“If you get a rep for being someone who’s gonna pick and choose and people don’t know if they’re gonna be able to be served or get your product, it doesn’t help your business’ profitability. If I were to reject somebody just because of who they were, I would no longer have a business–and rightly so. You’re in business to serve the public. That’s just how it is.

But to Kristy and so many other business owners, this is about so much more than the bottom line: “I’d be happy to make things for a Jewish,  Buddhist or Muslim couple. It doesn’t mean I’m becoming that. It means I’m providing the service I went into business to provide.”

Olympia Tattoo Artist Says it’s Important to Serve Everyone

Leslie Gray • Washington

Leslie Gray is a retired tattoo artist from Olympia, Washington, who is transgender and Native American. Born in 1955, she struggled growing up in Texas as a gender nonconforming individual, and did not come out as trans until into her 50s.

As someone who works in an expressive field, she still feels that she must serve all members of the public, regardless of who they are or if she shares their beliefs: “Being open for business means being open to the public. All of the public, not just those you pick and choose.”

Leslie has heard about the Masterpiece Cakeshop case along with others that attempt to define a conflict between freedom of religion and the principle of non-discrimination.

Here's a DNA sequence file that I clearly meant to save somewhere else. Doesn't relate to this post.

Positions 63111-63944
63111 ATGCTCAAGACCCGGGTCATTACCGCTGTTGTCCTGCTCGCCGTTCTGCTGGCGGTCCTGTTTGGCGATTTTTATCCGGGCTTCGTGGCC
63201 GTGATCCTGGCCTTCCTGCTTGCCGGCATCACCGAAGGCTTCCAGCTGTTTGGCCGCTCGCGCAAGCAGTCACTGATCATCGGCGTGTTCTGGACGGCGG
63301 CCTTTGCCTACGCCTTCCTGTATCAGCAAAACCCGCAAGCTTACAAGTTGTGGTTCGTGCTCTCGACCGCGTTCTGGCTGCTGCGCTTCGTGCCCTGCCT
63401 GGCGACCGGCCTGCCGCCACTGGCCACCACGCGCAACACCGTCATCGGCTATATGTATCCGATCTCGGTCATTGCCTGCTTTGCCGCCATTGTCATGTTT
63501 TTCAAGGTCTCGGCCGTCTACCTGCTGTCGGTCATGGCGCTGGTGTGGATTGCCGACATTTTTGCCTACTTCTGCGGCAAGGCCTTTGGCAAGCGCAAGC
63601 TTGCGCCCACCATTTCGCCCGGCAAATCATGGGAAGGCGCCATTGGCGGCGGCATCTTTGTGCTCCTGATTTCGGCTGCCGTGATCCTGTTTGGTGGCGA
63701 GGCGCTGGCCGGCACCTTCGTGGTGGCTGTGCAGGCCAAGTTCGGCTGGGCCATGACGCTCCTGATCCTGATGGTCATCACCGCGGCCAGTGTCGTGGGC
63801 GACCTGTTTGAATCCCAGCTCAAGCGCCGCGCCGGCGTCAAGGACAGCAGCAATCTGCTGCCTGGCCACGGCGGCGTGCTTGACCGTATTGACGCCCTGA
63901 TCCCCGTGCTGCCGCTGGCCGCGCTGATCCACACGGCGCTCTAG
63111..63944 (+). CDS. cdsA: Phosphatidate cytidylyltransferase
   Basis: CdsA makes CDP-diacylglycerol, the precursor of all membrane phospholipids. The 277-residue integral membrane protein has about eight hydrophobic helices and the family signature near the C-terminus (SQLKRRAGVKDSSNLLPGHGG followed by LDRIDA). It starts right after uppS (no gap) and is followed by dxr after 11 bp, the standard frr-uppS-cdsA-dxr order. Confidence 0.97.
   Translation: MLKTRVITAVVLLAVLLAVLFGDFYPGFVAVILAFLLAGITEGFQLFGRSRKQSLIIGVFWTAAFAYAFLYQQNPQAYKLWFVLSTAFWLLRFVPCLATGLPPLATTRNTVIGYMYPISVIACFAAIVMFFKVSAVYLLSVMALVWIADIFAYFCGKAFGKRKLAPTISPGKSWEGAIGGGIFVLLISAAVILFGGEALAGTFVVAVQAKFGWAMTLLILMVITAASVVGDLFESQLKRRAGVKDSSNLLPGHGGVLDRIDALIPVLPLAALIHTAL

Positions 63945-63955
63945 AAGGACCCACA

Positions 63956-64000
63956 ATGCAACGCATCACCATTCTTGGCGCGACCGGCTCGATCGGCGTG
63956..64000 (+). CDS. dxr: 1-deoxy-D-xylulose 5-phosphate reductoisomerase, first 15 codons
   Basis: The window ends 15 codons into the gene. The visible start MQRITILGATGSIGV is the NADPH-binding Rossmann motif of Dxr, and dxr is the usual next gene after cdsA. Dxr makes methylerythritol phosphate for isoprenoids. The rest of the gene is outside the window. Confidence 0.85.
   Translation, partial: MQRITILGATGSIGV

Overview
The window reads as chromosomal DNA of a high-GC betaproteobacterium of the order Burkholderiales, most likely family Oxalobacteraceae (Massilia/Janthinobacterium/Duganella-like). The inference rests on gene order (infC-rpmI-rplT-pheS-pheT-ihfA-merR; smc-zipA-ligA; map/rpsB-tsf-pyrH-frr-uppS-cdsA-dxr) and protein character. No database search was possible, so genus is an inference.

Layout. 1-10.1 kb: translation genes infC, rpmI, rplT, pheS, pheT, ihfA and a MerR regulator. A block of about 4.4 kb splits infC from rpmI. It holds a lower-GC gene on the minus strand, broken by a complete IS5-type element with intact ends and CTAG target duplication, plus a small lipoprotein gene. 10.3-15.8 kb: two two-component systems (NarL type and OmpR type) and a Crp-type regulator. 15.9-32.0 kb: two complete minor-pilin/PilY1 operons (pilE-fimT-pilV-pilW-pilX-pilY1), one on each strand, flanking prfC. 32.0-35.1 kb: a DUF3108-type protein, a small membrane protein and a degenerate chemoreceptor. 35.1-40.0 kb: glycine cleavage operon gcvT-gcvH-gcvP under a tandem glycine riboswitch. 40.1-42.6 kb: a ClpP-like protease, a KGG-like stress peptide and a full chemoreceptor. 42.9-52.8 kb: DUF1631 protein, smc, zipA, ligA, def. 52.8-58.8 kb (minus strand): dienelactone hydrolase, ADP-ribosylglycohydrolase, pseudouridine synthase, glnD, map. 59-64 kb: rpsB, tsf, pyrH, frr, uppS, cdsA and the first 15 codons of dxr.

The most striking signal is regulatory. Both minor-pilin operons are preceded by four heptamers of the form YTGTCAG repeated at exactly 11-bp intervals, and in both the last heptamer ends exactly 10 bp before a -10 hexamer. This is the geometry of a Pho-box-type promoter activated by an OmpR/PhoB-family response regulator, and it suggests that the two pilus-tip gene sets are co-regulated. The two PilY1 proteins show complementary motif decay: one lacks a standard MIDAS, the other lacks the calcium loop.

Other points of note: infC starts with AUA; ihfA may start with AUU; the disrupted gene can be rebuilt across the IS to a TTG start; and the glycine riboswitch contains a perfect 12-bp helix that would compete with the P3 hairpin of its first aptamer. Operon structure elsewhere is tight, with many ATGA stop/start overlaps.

“There’s been a lot of press about cakes being an artistic expression and about too much involvement in same-sex marriages,” notes Leslie, only to draw this distinction: “It’s a product. It’s not participation. It’s making a thing for sale and once you make it and put it the box, you’re done. That’s as far as your participation goes.

Leslie allows there can be nuance in how to address different customers’ needs and wants in a creative field:  “There’s a really fine line between what’s proper to refuse and what’s not.  People need to learn to respect people for who they are.” However, Leslie points out that there are indeed times when it is proper to say “No” to a customer.

“This was one of the issues I came across dealing with the public, taking anyone and everyone,” says Leslie. “Sometimes I’d get people who wanted blatantly racist work done. White power or something. I would refuse that. I had a guy one time that wanted me to tattoo a Wehrmacht jacket on him. I wouldn’t do it. Gang-related work, drug-related…That type of thing is ideology rather than religion. It’s better to refuse than having a reputation for doing that kinda thing.